The authors dismiss the simple argument that Islam retards receptivity to capitalism. Rather, Noland and Pack's key finding is that "public attitudes toward foreigners and globalization" more generally is the greatest barrier to foreign investment. Their operationalization of this kind of attitude is most intriguing:

Three of the many questions posed in the Pew [Global Attitudes] poll have particularly high correlations with measures of risk in economic exchange, especially FDI that involves a local physical presence. The regional pattern of responses to three issues—the necessity of closing large, inefficient factories; the need to protect their way of life against foreign influence; and the desirability of societal acceptance of homosexuality—are displayed in figures 2 through 4. Relative to most respondents in the rest of the world, the Arabs were less willing to close inefficient factories, more committed to protecting the local way of life, and less tolerant of homosexuality. The picture that emerges from the pattern of responses to the full set of Pew survey questions is of local populations that are relatively averse to change, instead favoring the maintenance of existing economic and social arrangements—especially if the forces of change are regarded as emanating from foreign or nontraditional sources.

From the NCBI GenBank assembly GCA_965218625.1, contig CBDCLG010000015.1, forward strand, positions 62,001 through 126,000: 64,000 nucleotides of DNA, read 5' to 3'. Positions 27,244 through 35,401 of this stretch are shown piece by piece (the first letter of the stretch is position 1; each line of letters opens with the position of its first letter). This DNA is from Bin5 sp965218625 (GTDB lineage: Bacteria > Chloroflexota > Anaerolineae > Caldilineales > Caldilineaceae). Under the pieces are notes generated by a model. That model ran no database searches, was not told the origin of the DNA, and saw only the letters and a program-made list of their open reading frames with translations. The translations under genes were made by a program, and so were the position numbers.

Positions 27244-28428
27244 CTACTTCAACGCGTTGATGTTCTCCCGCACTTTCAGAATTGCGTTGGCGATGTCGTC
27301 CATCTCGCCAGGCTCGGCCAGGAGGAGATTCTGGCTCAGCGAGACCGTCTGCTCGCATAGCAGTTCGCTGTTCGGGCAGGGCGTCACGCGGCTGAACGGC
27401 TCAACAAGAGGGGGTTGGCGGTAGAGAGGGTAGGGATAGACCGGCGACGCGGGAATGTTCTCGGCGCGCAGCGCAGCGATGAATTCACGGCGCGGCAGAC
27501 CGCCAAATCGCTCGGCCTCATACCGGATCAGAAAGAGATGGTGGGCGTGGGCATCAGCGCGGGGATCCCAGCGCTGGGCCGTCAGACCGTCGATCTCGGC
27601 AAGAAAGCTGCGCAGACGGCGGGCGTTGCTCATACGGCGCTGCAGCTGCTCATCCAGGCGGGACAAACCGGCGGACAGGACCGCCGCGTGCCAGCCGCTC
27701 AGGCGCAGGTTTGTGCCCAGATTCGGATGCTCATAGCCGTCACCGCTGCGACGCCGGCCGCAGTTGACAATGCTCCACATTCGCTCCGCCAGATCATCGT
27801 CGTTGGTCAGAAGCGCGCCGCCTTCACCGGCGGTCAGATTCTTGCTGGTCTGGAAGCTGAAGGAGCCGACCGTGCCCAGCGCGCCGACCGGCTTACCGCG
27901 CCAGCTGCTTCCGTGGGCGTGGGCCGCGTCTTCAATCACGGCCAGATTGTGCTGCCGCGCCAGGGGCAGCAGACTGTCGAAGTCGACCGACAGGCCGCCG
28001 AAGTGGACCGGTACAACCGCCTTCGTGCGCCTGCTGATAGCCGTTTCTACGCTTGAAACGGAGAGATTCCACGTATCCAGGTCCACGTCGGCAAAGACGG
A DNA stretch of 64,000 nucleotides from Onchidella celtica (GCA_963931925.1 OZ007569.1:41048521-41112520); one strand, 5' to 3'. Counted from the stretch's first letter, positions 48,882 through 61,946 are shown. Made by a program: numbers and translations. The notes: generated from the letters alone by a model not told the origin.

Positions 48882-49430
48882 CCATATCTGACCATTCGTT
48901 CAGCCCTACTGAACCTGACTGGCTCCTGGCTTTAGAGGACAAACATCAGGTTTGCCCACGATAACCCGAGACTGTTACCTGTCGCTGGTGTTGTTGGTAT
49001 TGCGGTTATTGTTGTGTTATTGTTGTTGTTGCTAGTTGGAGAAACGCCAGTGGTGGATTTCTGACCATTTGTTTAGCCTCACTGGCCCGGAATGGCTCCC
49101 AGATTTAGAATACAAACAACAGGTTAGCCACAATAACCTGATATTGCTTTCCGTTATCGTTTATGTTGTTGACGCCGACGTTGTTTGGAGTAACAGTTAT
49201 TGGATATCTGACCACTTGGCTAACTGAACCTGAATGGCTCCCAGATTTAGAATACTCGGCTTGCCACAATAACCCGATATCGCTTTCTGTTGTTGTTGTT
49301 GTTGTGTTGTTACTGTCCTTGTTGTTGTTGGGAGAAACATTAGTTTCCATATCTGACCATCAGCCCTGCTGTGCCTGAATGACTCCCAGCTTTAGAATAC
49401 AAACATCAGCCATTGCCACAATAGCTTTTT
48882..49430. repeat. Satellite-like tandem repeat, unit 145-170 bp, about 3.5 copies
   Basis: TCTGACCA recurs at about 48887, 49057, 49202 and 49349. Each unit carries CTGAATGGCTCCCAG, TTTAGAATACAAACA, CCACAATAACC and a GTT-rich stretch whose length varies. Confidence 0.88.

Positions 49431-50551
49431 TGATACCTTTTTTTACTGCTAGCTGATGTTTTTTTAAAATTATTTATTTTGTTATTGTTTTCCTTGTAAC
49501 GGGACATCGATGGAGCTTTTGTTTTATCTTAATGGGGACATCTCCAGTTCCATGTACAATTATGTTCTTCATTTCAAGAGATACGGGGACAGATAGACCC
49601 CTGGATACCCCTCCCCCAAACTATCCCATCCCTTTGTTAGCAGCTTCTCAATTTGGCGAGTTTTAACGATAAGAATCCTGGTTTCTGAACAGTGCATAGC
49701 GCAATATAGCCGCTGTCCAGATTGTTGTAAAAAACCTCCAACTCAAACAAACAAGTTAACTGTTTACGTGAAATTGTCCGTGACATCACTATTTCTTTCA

Controlling for economic fundamentals such as the level of per capita income, macroeconomic stability,and corporate taxes across a broad sample of countries, these responses have some explanatory power with respect to measures of interest such as the level of inward FDI, sovereign debt ratings, and local entrepreneurship. Although the precise channels of causality are ill defined, it is plausible that the attitudes manifested in the survey responses
are underpinning behaviors and practices that may impede successful globalization. The question about closing of factories could be interpreted as a straightforward question about the priority placed on efficiency. The questions about protecting against foreign influence and accepting homosexuality could be interpreted as capturing the extent of entry barriers to human capital from nontraditional sources. (emphasis added)

From this finding, the authors return somewhat gloomily to the role of Islam and conclude: